Environmental leaders disputed the Teamsters’ estimate of jobs and claim that what really drove the union was a pact with the White House. Although they couldn’t prove it, environmental leaders say they were convinced that, in exchange for the Teamsters support on the Bush energy plan and oil drilling in the Arctic, the White House promised union president James Hoffa that it would end the federal government’s oversight of the union, which began in 1989 to stem internal corruption.
One strong piece of evidence supporting that theory was a decision by the U.S. Attorney’s office in Manhattan to eliminate the independent financial auditor that was appointed by the Justice Department to oversee the union’s finances following an election scandal in 1996. U.S. District Judge Loretta Preska signed the order to end the auditor’s oversight on Dec. 20, 2001, thereby saving the union roughly $60,000 per month in auditing fees, according to public records. The Teamsters announced the decision on Jan. 10, 2002, exactly a week before President Bush visited the union’s Washington headquarters to promote the opening of the Arctic Refuge as a jobs bill.
“Many of us saw that court order as the overt act of what is otherwise an apparent conspiracy between Bush and the Teamsters to let the union out of federal receivership in return for political cover on the Arctic National Wildlife Refuge,” said Becker.
In response, the Teamsters’ Jerry Hood flatly denies any private agreement with the White House. “That is absolute hogwash,” he said. “There are no quid pro quos with the administration. Mr. Hoffa believes the only reason we become involved in an issue is if it helps the people we work for.”
Nevertheless, executives in other unions wince when they talk about the Teamsters involvement in the drilling debate. Public opinion polls consistently find that more than 60 percent of Americans oppose opening the Arctic Refuge to resource extraction. The polls also show that Americans understand that drilling in the wilderness would not fix the nation’s energy problems and believe the real solution lies in developing alternatives and using energy much more efficiently. The fact that one of the nation’s largest unions does not embrace that view hurts the entire labor movement, said union leaders.
“Political clout is based on membership,” said Rick Engler, a former member of the Oil, Chemical, and Atomic Workers Union who now directs the New Jersey Work Environment Council, a four-year-old group based in Lawrenceville, N.J., which represents 54 union, community, and environmental organizations. “How does the labor movement reclaim the terrain it’s lost by siding with the same companies that are laying people off right and left, downsizing, supporting trade agreements, opening shops overseas with low-paying jobs? Ultimately in the big picture it makes no sense.”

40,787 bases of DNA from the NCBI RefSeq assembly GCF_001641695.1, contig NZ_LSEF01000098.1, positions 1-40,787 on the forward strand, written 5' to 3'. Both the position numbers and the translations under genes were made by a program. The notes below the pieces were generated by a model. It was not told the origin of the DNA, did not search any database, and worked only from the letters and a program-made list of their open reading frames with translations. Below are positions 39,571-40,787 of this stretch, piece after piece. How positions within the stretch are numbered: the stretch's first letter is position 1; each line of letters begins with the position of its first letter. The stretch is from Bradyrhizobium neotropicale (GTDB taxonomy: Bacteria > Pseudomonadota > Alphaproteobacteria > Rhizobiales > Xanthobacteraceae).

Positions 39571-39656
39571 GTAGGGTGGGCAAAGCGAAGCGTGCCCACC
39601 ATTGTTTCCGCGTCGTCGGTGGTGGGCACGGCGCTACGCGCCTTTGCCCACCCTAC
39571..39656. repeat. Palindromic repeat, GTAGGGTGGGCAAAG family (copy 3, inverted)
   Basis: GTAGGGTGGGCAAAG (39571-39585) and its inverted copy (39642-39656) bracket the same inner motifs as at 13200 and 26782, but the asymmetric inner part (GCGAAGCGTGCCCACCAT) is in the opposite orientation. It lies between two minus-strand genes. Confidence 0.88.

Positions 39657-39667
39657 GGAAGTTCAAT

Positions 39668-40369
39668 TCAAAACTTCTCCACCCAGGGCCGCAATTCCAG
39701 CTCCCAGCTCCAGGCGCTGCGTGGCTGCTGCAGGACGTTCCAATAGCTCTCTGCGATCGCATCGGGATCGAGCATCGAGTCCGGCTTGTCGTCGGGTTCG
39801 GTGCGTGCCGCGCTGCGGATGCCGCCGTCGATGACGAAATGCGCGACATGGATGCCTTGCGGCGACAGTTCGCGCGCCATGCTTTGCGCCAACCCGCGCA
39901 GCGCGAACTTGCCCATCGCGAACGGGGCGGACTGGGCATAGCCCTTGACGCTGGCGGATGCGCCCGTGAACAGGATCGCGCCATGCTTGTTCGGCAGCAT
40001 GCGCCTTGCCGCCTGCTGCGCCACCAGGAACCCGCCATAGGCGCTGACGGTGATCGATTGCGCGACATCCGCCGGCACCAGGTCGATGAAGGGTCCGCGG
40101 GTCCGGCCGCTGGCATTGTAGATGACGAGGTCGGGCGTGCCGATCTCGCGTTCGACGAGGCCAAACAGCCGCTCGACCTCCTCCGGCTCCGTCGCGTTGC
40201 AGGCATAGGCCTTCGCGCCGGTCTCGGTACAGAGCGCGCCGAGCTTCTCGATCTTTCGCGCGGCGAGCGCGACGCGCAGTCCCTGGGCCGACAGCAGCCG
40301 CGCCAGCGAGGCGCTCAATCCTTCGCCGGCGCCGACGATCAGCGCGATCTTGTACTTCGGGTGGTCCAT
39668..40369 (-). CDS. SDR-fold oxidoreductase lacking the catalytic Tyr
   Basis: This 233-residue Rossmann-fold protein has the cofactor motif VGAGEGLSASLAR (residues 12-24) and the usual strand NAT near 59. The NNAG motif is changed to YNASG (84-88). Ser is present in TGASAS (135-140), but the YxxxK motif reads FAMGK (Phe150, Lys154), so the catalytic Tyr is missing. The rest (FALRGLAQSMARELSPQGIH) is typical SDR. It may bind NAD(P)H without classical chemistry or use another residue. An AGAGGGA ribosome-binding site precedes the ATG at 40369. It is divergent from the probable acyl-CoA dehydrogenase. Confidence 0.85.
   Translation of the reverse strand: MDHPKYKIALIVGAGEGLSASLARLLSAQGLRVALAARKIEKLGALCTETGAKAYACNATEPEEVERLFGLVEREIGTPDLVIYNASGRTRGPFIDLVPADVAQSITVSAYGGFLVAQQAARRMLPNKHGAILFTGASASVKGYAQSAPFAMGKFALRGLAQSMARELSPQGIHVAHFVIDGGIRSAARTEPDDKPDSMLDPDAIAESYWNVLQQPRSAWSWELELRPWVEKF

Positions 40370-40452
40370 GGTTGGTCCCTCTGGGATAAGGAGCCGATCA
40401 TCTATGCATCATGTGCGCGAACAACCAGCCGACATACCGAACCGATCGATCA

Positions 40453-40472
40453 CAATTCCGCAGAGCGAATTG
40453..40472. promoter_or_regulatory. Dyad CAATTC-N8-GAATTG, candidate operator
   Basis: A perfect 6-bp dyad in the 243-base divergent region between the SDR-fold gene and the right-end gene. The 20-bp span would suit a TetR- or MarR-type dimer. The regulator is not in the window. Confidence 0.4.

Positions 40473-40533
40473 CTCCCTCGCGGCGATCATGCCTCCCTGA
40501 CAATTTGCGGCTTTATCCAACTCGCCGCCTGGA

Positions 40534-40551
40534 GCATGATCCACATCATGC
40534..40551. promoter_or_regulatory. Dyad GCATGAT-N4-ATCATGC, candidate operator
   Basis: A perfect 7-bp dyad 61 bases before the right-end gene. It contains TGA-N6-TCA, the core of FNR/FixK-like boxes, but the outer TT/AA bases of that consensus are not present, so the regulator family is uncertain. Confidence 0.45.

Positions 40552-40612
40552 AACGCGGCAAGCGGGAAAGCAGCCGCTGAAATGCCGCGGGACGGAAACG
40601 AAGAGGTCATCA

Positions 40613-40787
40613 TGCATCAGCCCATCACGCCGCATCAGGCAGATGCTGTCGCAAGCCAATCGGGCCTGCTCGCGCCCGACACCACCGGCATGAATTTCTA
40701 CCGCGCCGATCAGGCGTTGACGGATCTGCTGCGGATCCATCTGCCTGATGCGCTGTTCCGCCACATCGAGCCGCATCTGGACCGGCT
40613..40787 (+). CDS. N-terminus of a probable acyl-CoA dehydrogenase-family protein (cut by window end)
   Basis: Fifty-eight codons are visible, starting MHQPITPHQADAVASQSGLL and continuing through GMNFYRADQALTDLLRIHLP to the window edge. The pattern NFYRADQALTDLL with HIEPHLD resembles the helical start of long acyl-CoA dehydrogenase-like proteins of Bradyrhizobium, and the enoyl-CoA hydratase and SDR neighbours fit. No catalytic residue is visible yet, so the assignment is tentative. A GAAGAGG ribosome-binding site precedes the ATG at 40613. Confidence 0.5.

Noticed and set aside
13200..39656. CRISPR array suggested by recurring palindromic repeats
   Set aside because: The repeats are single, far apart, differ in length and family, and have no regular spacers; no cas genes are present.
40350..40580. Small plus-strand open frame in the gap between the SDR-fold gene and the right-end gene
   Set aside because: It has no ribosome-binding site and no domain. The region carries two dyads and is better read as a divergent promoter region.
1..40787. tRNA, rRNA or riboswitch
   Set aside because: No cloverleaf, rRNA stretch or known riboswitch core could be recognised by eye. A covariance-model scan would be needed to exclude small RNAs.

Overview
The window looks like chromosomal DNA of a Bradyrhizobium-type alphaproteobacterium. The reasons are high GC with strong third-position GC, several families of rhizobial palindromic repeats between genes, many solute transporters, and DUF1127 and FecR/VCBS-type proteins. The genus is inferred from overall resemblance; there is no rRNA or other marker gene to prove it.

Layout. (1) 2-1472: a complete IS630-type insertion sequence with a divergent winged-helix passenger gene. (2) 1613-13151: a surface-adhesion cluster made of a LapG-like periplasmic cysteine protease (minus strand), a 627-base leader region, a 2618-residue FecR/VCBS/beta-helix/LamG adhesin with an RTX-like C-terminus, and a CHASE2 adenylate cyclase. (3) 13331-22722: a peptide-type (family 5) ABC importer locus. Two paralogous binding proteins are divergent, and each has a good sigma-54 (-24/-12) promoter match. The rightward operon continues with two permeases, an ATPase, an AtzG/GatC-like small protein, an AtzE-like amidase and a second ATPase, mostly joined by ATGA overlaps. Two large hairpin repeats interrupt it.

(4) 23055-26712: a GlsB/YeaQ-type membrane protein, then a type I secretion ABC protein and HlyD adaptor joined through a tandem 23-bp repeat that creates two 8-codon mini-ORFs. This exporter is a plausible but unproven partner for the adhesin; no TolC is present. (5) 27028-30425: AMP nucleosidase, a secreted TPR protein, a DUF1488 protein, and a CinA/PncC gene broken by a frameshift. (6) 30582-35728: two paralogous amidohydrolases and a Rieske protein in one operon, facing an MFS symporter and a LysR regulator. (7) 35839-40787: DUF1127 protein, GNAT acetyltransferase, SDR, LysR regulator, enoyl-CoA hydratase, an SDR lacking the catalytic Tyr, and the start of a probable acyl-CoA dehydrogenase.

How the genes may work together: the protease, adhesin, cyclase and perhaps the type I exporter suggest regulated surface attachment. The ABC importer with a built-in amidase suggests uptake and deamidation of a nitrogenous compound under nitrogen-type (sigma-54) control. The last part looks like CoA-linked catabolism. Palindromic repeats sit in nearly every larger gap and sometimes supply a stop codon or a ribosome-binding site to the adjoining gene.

Lefties of the World, Unite!
The Senate vote relating to Kerry-McCain, the union-management partnership, and the divide over the nation’s energy policy have produced a profound sense of unease, not only among environmentalists, but also with rank-and-file workers and some industry observers. “It is understandable, that, with only self-interest in mind, proponents of automotive business-as-usual had reason to cheer,” said Automotive News, an influential weekly magazine that covers the industry, in an editorial on the fuel-economy vote in its March 22 edition. “But here is the underlying reality: The tough decisions on how best to reduce motor vehicle fuel consumption, limit U.S. dependence on imported oil, and protect the environment have only been put off until another time. And they will be much tougher to resolve later. That’s nothing to celebrate.”
Perhaps in recognition of that inevitability, both environmentalists and labor leaders say they are anxious to repair their fragile relationship. “Neither movement alone has the power to advance very far on most issues without the other,” said Engler. “It is in labor’s long-term interest to take environmental positions. If labor doesn’t organize it dies. Its ability to organize depends on public perception of what it stands for in society. It has to stand for clean air and water. And environmentalists have to do a better job of understanding labor. … If it were their jobs [on the line], they wouldn’t be so smug.”
“I have seen what can happen when interested trade unionists and environmentalists work together to establish common ground around these issues,” said Jane Perkins, a former business agent with the Service Employees International Union who later became president of Friends of the Earth in Washington, before returning to the labor movement as a consultant to the AFL-CIO on environmental issues. “It’s going to take a few more years before that effort translates into a piece of legislation. The relationship is not strong enough now.”
She continued, “When the discussion in this relationship gets to a place where people talk about how to take care of impacted workers, then everybody can be in favor of the best solutions for the environment.”